It was never very clear why the United States and China, which had established an annual joint meeting of their defence and foreign ministers called the Strategic and Economic Dialogue, should have added a Diplomatic and Security Dialogue to the barrow. US President Donald Trump's allergy to anything started by his predecessor, Mr Barack Obama, may be one reason for this.
As it turns out, there appears to be little to celebrate from the latter dialogue held this week. A Xinhua commentary on the meeting described it as "constructive" and "fruitful". Neither side called it warm and, in the absence of a joint statement or joint press conference, it was left to Secretary of State Rex Tillerson to brief the media.
Before the meeting, both sides had talked up their positions, with Mr Trump tweeting about China's attempt to help in North Korea, the top issue on the agenda: It "has not worked out. At least, I know China tried". As before, this tweet too left even his own officials confused, until it was clarified that the President was referring to the death of American student Otto Warmbier, who had returned in a coma from captivity in North Korea. This prompted questions about American patience on this and other issues with China.
According to Mr Tillerson, the US and China called for "complete, verifiable and irreversible denuclearisation of the Korean peninsula". It also appears that China had agreed that its companies "should not do business" with North Korean companies listed for UN sanctions. The Chinese maintained their "dual-track" approach to denuclearisation of the peninsula, saying it must move in step with a peace mechanism.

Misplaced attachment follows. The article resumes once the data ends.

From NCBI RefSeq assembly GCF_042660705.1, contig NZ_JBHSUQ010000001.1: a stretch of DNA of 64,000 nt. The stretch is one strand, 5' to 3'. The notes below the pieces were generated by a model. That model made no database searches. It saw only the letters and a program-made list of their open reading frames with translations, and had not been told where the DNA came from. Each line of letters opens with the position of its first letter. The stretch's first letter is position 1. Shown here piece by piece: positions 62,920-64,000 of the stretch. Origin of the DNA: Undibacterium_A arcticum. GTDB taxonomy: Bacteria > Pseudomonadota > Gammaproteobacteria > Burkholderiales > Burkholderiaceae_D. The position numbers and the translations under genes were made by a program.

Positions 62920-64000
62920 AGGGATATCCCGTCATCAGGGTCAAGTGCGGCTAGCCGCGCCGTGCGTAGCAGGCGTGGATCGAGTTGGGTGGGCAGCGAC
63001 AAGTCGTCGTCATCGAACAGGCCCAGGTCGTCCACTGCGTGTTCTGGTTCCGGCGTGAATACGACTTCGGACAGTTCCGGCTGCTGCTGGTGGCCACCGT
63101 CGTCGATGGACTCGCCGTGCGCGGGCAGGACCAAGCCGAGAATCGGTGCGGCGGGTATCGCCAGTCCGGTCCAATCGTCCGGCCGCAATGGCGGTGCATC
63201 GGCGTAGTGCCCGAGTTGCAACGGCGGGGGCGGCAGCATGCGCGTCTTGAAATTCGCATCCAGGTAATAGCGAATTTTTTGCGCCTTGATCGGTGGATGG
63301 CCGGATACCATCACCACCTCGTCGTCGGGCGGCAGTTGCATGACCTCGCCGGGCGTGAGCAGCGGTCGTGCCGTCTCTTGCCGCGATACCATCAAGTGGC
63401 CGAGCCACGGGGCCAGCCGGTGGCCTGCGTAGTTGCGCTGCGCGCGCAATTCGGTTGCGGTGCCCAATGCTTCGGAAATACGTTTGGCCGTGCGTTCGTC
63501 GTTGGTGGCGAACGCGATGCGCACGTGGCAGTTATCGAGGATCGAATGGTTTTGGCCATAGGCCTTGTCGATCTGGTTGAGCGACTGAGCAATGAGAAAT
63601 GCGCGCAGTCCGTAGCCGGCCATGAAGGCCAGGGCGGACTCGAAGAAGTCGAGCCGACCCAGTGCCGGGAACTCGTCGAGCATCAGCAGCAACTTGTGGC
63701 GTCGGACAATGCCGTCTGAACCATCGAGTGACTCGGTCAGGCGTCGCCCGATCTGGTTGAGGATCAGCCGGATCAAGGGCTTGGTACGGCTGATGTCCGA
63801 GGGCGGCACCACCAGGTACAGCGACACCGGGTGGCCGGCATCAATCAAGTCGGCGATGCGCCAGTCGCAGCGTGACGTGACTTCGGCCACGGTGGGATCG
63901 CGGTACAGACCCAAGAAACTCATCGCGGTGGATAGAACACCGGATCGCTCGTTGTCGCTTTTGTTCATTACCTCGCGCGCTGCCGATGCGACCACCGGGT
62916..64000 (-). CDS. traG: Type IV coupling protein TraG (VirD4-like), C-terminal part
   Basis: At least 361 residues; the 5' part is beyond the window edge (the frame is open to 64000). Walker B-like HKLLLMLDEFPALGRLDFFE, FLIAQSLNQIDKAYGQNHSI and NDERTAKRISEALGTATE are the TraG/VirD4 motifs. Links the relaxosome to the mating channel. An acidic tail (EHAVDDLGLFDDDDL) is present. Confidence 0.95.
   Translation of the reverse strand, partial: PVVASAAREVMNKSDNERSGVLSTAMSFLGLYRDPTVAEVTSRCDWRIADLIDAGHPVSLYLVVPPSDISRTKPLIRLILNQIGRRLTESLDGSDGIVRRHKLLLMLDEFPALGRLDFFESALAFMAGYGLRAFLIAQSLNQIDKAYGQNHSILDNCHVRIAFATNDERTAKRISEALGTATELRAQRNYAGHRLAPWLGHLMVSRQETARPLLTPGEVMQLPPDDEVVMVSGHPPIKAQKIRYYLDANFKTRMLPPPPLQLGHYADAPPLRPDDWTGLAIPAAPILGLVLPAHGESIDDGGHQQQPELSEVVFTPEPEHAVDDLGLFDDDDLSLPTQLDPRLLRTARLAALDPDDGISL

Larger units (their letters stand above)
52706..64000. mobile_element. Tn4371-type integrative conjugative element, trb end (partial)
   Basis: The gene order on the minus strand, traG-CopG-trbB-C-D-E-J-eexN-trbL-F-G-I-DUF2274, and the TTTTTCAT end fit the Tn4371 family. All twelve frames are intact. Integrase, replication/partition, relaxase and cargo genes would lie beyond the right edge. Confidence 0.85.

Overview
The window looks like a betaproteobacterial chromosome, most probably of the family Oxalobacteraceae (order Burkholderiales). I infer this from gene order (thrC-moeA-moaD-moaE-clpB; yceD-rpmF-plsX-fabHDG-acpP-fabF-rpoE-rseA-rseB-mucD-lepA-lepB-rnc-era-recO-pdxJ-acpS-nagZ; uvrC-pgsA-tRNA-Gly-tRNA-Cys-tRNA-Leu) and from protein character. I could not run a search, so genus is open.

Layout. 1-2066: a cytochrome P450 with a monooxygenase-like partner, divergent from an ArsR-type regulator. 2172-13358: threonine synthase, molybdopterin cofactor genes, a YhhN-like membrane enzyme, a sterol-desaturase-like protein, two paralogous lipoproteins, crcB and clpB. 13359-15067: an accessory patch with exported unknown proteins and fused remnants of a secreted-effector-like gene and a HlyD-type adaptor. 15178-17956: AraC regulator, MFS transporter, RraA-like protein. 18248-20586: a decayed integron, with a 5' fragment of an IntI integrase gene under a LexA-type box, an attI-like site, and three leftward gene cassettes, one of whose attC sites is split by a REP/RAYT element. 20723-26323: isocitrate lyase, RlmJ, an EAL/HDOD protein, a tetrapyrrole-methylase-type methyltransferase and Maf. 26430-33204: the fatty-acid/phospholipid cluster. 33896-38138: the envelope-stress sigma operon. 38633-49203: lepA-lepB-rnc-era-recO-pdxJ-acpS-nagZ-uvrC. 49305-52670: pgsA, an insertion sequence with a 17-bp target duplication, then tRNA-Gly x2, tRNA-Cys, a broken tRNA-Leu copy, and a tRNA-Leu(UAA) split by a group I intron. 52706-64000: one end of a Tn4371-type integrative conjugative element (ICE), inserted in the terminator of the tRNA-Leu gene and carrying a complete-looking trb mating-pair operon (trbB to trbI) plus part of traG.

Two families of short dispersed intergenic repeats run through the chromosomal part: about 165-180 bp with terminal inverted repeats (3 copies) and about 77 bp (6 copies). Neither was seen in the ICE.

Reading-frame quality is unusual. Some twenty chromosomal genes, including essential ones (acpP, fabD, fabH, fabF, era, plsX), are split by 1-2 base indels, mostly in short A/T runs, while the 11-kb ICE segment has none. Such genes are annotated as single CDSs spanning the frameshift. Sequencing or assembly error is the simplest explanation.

On the issue of its island-building in the South China Sea and US opposition to the militarisation of these islands, China's response was to assert "indisputable sovereignty over the islands and adjacent waters" as well as the right to safeguard it.
Since none of this changes known positions, the only optimistic notes from the meeting are confirmation that Mr Trump will proceed with his state visit to China this year and that military-to-military ties between the world's top powers will be expanded.
Next week, Mr Terry Branstad, the new US ambassador to China, arrives in Beijing to take up his post. Also, the Chinese expect to host Mr Trump's daughter, Ivanka, and her husband, the influential Jared Kushner, suggesting that they will have a big hand in shaping the presidential tour. A meeting between the two presidents is also expected on the sidelines of the G-20 summit.
Clearly, if Mr Trump's state visit to Beijing is to yield more than a major ego massage for him, both sides have much work to do in the months ahead. Given the global importance of this relationship, all eyes are on how it is developing.